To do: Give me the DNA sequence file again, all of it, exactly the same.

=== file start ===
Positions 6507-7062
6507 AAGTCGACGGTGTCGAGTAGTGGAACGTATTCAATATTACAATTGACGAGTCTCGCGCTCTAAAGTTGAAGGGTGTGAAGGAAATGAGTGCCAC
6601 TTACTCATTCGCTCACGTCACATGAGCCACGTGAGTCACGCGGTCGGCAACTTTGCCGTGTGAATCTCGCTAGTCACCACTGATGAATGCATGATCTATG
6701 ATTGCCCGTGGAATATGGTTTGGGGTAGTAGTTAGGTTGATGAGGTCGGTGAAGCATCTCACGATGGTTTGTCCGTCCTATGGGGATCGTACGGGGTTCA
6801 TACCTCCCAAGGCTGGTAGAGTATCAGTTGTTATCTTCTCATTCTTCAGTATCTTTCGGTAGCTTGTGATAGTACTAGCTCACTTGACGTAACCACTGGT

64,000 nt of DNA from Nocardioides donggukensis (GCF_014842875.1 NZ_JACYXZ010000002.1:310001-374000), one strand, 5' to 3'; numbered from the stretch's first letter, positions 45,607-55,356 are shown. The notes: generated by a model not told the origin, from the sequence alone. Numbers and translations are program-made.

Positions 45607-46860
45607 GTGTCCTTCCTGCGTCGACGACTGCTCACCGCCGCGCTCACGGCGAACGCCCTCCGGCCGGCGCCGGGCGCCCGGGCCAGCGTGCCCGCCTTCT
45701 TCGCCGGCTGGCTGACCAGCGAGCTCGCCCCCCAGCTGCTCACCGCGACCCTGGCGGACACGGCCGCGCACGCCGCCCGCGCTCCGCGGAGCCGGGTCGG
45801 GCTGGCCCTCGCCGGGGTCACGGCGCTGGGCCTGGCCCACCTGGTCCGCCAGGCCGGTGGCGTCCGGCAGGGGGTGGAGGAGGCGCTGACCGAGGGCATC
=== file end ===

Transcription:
Positions 6507-7062
6507 AAGTCGACGGTGTCGAGTAGTGGAACGTATTCAATATTACAATTGACGAGTCTCGCGCTCTAAAGTTGAAGGGTGTGAAGGAAATGAGTGCCAC
6601 TTACTCATTCGCTCACGTCACATGAGCCACGTGAGTCACGCGGTCGGCAACTTTGCCGTGTGAATCTCGCTAGTCACCACTGATGAATGCATGATCTATG
6701 ATTGCCCGTGGAATATGGTTTGGGGTAGTAGTTAGGTTGATGAGGTCGGTGAAGCATCTCACGATGGTTTGTCCGTCCTATGGGGATCGTACGGGGTTCA
6801 TACCTCCCAAGGCTGGTAGAGTATCAGTTGTTATCTTCTCATTCTTCAGTATCTTTCGGTAGCTTGTGATAGTACTAGCTCACTTGACGTAACCACTGGT

64,000 nt of DNA from Nocardioides donggukensis (GCF_014842875.1 NZ_JACYXZ010000002.1:310001-374000), one strand, 5' to 3'; numbered from the stretch's first letter, positions 45,607-55,356 are shown. The notes: generated by a model not told the origin, from the sequence alone. Numbers and translations are program-made.

Positions 45607-46860
45607 GTGTCCTTCCTGCGTCGACGACTGCTCACCGCCGCGCTCACGGCGAACGCCCTCCGGCCGGCGCCGGGCGCCCGGGCCAGCGTGCCCGCCTTCT
45701 TCGCCGGCTGGCTGACCAGCGAGCTCGCCCCCCAGCTGCTCACCGCGACCCTGGCGGACACGGCCGCGCACGCCGCCCGCGCTCCGCGGAGCCGGGTCGG
45801 GCTGGCCCTCGCCGGGGTCACGGCGCTGGGCCTGGCCCACCTGGTCCGCCAGGCCGGTGGCGTCCGGCAGGGGGTGGAGGAGGCGCTGACCGAGGGCATC